New Destination For New Horizons

2015-09-01

NASA has. as predicted, chosen a new object for New Horizons to investigate this is most likeley to be be a Kuiper Belt Object (KBO) called 2014 MU69. It is further out from Pluto by about a billion miles and between 30 miles(45km) across. There will of course be a proper assessment before official approval so I for one will be crossing my fingers and toes for a go-ahead.

“Even as the New Horizon’s spacecraft speeds away from Pluto out into the Kuiper Belt, and the data from the exciting encounter with this new world is being streamed back to Earth, we are looking outward to the next destination for this intrepid explorer,” said John Grunsfeld, astronaut and chief of the NASA Science Mission Directorate at the agency headquarters in Washington. “While discussions whether to approve this extended mission will take place in the larger context of the planetary science portfolio, we expect it to be much less expensive than the prime mission while still providing new and exciting science.”

“2014 MU69 is a great choice because it is just the kind of ancient KBO, formed where it orbits now, that the Decadal Survey desired us to fly by,” said New Horizons Principal Investigator Alan Stern, of the Southwest Research Institute (SwRI) in Boulder, Colorado. “Moreover, this KBO costs less fuel to reach [than other candidate targets], leaving more fuel for the flyby, for ancillary science, and greater fuel reserves to protect against the unforeseen.”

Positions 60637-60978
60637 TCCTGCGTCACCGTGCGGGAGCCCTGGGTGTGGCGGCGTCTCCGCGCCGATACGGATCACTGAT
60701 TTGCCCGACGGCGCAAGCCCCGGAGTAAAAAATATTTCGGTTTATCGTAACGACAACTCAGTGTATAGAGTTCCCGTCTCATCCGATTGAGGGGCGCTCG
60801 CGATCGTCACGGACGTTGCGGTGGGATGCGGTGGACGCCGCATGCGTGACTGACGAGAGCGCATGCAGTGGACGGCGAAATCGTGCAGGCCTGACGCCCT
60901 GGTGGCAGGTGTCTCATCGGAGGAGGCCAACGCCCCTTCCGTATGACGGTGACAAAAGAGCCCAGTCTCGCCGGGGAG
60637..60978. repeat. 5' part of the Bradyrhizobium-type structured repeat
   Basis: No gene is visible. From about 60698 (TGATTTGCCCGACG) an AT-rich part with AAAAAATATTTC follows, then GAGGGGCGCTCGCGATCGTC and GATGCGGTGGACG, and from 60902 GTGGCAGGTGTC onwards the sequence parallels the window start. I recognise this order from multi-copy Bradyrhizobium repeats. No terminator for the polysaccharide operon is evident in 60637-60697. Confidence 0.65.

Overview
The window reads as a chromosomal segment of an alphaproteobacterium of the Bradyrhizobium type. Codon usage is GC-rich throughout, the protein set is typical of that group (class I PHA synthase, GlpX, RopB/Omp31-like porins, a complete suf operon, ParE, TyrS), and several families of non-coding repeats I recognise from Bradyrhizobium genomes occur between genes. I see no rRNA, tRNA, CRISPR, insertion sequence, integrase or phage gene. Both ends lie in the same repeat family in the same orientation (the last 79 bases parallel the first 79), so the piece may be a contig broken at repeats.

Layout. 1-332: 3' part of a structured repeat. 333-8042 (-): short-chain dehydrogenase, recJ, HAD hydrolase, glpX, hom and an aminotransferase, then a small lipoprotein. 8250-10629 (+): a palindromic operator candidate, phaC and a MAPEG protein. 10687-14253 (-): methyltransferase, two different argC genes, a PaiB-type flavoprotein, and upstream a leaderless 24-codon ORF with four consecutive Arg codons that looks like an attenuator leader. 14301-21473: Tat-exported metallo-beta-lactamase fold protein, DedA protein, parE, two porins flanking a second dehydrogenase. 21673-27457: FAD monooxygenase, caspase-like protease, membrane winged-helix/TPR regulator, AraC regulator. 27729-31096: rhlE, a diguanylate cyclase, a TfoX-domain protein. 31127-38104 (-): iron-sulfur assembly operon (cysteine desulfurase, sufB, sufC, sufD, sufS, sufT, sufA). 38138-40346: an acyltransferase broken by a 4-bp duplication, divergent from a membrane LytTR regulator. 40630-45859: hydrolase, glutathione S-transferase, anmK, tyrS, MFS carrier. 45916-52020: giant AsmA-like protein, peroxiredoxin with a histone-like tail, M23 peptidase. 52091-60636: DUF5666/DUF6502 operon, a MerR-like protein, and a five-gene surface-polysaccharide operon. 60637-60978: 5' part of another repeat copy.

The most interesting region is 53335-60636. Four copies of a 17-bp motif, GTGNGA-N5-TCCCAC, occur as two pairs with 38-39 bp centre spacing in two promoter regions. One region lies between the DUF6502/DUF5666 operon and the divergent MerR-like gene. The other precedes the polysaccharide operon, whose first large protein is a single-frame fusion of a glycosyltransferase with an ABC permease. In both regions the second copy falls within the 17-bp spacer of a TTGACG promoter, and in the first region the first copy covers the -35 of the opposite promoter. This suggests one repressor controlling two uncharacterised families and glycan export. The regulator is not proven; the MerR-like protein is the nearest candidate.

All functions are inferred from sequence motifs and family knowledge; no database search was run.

New Horizons was originally designed to fly beyond the Pluto system and explore additional Kuiper Belt objects. The spacecraft carries extra hydrazine fuel for a KBO flyby; its communications system is designed to work from far beyond Pluto; its power system is designed to operate for many more years; and its scientific instruments were designed to operate in light levels much lower than it will experience during the 2014 MU69 flyby.”

Image Credit: NASA

The object, because of its size and distance from the Sun, will have retained its original composition from its formation 4,6 billion years ago and will hopefully giev scientists a snapshot of the Solar System’s early history.

“There’s so much that we can learn from close-up spacecraft observations that we’ll never learn from Earth, as the Pluto flyby demonstrated so spectacularly,” said New Horizons science team member John Spencer, also of SwRI. “The detailed images and other data that New Horizons could obtain from a KBO flyby will revolutionize our understanding of the Kuiper Belt and KBOs.”

The spacecraft is in good shape and will head on out of the Solar system and will continue to transmit until it runs out of fuel. I personanlly hope that with a little more reprogramming, they could send it to Sedna, a mysterious object way out in the Oort Cloud. We will, of course, keep you updated spacefans!

 

This article originally appeared on TheMittani.com, written by Feiryred.

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